Sometimes hyped with fringe labels like "Deep Tech", these are actually the people that are needed today to build a brave new startup world. A new wave of startups commercialising entirely new technologies, which are both able to move us forward as a human race and help their creators survive an ever more likely new bubble crash. And just like in the 70s and 90s, they are mostly finance outsiders. Not the career VCs, MBAs, family office investors, or bankers who flock to where the money seems to be during any gold rush, but scientists escaping the academic or corporate world, technical exited founders, and engineers daring to both build and invest in what no one else dared to.
This is not just some kind of "moral" issue. As we've seen above, we can already see signs creeping in that a market downturn may be on the horizon. Moreover, all the investment mania into digital businesses with little tech differentiation amongst them has driven up competition and increased costs for these companies.
Without the competitive edge of superior technologies, modern startups won't be able to generate the value (and profits) that Fairchild Semiconductor, Intel, Apple, Cisco, Genentech, Juniper Networks, Amazon, or Google ultimately achieved. Hence a shift back to investing in high-risk science-based ventures may actually the only way for both entrepreneurs and VC investors to thrive as we approach the end of a cycle and the beginning of a new one. Plus: the market tells us that startups that actually build innovative new technologies, may not necessarily need insanely large amount of cash to succeed. Contrarily to some of the most funded startups of our age, who often end up fighting VC-funded marketing wars rather than investing in genuine R&D.
Ultimately, it goes back to what technology startups and venture capital were always meant to do: taking risky bets to build and then commercialise completely new technologies (at least partly) outside of the red tape of academic and state-led research.
When done properly, data shows that Venture Capital can magnify both business and R&D results.
Researchers from Harvard Business School showed that Venture Capital has been historically able to transform capital into new firms and innovations in a highly productive manner. The same pointed, for example, to a research from 2000 by Kortum and Lerner, that found that VC is 3 to 4 times more powerful than corporate R&D as a spur to innovation, and a 2009 one, by Kaplan and Lerner, which fond that roughly 50% of the “entrepreneurial” IPOs in the previous two decades were venture-backed, despite the fact that only 0.2% of all firms had received venture funding.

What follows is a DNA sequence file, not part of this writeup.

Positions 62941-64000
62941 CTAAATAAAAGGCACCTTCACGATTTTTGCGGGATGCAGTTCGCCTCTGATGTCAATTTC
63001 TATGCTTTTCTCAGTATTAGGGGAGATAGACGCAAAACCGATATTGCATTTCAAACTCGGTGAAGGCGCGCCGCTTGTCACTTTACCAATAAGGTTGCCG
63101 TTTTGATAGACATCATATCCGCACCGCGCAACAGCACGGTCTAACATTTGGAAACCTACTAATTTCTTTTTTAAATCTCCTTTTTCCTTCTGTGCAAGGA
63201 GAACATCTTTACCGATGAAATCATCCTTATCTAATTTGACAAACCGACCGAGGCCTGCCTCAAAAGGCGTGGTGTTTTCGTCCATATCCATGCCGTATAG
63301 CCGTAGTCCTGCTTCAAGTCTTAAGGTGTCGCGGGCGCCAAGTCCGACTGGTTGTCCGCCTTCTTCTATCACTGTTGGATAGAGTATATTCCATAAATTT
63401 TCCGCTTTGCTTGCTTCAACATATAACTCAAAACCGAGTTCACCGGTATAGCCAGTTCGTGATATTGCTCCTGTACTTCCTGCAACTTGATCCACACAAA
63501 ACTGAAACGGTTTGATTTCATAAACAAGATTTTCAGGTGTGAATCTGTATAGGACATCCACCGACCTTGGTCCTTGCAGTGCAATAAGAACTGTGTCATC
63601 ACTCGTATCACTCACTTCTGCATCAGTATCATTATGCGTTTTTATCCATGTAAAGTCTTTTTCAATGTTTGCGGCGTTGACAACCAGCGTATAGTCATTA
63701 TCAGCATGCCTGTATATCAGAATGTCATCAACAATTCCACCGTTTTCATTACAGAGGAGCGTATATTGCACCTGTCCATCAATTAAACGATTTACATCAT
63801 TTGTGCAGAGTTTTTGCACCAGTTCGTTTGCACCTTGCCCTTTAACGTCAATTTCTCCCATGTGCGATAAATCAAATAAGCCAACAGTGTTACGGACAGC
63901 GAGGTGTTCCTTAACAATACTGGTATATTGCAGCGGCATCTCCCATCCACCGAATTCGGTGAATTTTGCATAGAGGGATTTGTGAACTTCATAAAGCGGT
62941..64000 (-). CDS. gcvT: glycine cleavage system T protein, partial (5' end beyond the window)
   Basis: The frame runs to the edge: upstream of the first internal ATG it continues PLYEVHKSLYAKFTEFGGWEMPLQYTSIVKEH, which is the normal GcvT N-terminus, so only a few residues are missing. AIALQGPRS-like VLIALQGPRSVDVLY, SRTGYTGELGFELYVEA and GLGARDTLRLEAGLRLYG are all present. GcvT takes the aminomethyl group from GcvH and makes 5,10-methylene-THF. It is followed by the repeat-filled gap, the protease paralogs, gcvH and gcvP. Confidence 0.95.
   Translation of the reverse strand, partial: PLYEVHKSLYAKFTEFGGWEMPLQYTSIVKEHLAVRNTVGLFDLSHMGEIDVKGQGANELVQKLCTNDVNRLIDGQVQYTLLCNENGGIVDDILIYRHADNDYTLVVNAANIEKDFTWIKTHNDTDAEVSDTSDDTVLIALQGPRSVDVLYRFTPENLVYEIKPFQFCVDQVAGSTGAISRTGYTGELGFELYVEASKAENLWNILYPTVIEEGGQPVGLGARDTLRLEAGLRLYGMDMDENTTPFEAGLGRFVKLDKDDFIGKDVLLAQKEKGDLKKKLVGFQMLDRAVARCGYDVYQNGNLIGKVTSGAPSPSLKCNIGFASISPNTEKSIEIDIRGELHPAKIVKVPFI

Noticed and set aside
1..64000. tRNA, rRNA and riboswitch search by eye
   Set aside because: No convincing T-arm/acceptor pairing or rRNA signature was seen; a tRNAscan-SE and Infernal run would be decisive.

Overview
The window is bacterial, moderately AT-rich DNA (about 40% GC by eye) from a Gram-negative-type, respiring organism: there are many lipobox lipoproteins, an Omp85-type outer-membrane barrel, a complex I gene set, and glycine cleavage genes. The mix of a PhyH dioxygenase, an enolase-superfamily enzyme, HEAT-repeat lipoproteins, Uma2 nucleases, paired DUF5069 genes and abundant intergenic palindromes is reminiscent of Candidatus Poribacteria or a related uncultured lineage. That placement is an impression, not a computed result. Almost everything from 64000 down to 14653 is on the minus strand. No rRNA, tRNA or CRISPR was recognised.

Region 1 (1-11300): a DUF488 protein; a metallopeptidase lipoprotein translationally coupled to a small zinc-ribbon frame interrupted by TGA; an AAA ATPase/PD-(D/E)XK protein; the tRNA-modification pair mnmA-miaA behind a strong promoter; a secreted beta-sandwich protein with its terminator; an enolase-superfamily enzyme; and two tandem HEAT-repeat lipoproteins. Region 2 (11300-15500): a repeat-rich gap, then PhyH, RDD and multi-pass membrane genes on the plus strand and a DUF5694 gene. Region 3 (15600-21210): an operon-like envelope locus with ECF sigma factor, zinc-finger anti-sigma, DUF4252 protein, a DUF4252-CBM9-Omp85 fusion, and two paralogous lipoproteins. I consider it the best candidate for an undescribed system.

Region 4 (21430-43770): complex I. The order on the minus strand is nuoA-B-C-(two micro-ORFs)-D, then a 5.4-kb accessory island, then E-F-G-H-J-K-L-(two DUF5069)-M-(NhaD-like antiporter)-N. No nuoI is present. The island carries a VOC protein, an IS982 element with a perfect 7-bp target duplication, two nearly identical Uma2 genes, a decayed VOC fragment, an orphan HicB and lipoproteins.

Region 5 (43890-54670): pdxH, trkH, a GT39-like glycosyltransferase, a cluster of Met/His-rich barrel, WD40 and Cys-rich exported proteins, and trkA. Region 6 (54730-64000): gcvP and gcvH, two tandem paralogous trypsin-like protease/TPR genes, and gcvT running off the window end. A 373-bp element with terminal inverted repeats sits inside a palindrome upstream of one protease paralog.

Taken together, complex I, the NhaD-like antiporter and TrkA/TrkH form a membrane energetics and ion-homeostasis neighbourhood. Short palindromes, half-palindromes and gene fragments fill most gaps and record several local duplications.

Conclusion: The New Frontier of Venture Capital
You have to be a technologist today, because there are so many different technologies. (...) So, you have to understand the technology. A person with a general business background would not make it in the venture capital business today.
─ Arthur Rock, one of the "godfathers" of modern venture capital
Venture Capital "done right" got us the silicon semiconductor revolution of the 70s and 80s, the internet infrastructure of the 90s, the cloud stacks and new web algorithms of the 2000s and 2010s, and is desperately needed today. As a matter of fact, we need VC at its best to deliver us better energy and climate-saving solutions, next-generation computing, gene-based life-improving medicine, new means of space exploration and exploitation, or even "simply" new ways for technology to deliver us from mundane as well as dangerous or heavy labour tasks, and make us cross those frontiers that we are currently unable to reach.
Breakthroughs in computing, space, robotics, semiconductors, energy, prosthetic and human augmentation, as well as food production and genetics have already started to break into the commercial space. It goes without saying that for those in Venture Capital who have both the technical expertise and risk-taking mindset required to invest early in these frontier technologies, a brave new world may just be opening up. Potentially bringing with it a value windfall not seen in a long time in the industry.